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February 26, 2012


Michael Laprarie

There is quite a bit of truth in the idea that universities (particularly upper tier schools, and probably not smaller private schools that maintain strong ties to religious organizations) provide a liberal education that is overwhelmingly skewed to the left, rather than providing students with the opportunity to equally explore diverse schools of thought.

You can watch any number of the YouTube videos of economist Milton Friedman taking questions from primarily university-aged audiences, and it is obvious that the questioners are very unfamiliar with economic and political thought that emphasizes individual liberty and free enterprise. Primary exposure to political and economic theory generally occurs at the university level (unless you are part of the 1% of kids who actually have a meaningful civics class in HS) so it is the responsibility of the school to provide diverse opinions on these subjects.

However, universities generally do not provide first exposure to religious thought. That happens primarily in Sunday Schools, but their religious training is largely based on rules and consequences geared toward kids at a 6 to 10 year old level.

It's easy to teach rules for being good and the consequences of disobeying God. It's a lot more difficult to teach concepts like theodicy or explore differences between Calvinist and Wesleyan-Armenian understanding of determinism and God's sovereign will - especially if SS teachers have been brought up in the same educational system, where they only have a child's grasp of their faith.

If your faith is weak or insufficient, it's better to have a college professor test it rather than a real-life calamity. I've known people who walked away from their faith after it crumbled under the strain of dealing with unexpected, adverse circumstances. Santorum is wrong here; if you give up your faith because you can't explain/defend it, it isn't the fault of your college professor. It's the fault of your church's religious education program and your own lack of will to explore deeper answers to traditional problems (God's sovereignty, determinism, the existence of evil, etc).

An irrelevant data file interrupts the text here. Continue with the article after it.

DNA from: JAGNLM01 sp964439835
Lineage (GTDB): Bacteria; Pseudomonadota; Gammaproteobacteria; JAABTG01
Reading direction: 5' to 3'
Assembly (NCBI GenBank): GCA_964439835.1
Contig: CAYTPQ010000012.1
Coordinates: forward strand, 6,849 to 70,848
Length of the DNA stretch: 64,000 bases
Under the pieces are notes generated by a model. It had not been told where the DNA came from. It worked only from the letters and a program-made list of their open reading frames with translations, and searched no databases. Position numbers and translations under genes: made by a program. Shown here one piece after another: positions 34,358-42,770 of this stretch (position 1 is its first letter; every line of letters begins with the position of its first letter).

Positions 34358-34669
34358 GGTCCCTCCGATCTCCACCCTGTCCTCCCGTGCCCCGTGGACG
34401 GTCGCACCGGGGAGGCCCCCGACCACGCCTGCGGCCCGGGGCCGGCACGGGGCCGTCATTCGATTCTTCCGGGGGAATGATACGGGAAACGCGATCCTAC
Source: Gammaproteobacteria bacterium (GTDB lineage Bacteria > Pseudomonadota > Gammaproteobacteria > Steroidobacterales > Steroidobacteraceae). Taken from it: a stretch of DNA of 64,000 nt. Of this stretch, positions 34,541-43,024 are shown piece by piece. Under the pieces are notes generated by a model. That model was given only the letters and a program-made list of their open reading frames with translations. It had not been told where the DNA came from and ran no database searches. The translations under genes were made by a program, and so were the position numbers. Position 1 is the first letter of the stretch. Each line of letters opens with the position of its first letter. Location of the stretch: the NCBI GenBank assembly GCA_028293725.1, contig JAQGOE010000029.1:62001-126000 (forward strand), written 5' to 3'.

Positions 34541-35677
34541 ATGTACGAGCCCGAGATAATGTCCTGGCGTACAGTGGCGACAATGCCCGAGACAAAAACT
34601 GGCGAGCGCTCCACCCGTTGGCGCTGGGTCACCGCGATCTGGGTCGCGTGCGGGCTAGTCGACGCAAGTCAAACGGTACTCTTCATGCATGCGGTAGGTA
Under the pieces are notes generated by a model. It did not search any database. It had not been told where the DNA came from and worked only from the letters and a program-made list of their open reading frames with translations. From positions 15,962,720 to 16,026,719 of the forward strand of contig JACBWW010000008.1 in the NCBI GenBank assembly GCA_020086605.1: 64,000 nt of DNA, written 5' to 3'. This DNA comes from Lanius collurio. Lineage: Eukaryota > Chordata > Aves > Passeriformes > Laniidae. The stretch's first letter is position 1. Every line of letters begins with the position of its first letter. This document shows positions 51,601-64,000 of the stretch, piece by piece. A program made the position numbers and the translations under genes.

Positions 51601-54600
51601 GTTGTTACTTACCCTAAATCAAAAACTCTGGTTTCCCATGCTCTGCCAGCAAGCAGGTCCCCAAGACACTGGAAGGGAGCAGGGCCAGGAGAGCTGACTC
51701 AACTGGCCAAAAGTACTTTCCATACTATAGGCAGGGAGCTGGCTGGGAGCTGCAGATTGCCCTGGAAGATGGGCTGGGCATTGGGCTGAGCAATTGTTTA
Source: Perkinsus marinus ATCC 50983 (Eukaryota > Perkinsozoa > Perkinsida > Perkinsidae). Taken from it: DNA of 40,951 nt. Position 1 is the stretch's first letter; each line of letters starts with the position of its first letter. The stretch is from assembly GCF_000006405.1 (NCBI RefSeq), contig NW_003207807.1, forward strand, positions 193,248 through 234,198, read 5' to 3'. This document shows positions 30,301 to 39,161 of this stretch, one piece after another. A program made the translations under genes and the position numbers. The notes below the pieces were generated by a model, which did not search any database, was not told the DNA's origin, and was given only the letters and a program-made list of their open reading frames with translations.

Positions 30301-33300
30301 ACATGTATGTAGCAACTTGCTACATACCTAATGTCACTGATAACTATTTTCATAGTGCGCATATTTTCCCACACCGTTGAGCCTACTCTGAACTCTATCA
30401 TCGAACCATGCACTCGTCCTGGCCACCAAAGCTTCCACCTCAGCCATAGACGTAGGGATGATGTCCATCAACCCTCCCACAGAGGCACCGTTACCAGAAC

Ultimately though, whether the specific beliefs of LDS will figure into the campaign is up to the press. I don't recall any pointed questions about the more radical aspects of Cone's Black Liberation Theology (the cornerstone of Jeremiah Wright's teachings) being directed at Obama 4 years ago, and likewise I doubt we'll see anything about Kolob, temple garments, polytheism, or proxy baptism directed at Romney.

Greg Horton

Michael, that first paragraph is simply not true. Only people who don't work in colleges and universities believe that. I've met more conservatives than liberals in history and poli sci by a factor of 2 to 1. Can't speak to economics, but I suspect the faux paranoia that animates the right is at work in these stories. Even in the English department, the adjuncts I meet are more often conservative than liberal. As to the religion stuff, meh, I've probably said enough over the years. They can't defend it because it doesn't lend itself to rational discussion.


The sense I got at a UC in grad school was that faculty and staff in the math and engineering departments felt strongly that you were wasting your life if you spent any time at all thinking or talking about political issues. I don't have any idea what it was like for undergrads, but "anti-political" seems like a better descriptor than "left-leaning" for the parts of campus I saw. I think that is largely true of the hard sciences in any powerhouse research institution, with the possible exception of department administrators who are left-leaning by historical accident of Republicans being the ones who are trying to de-fund NAS and other scientific research organizations.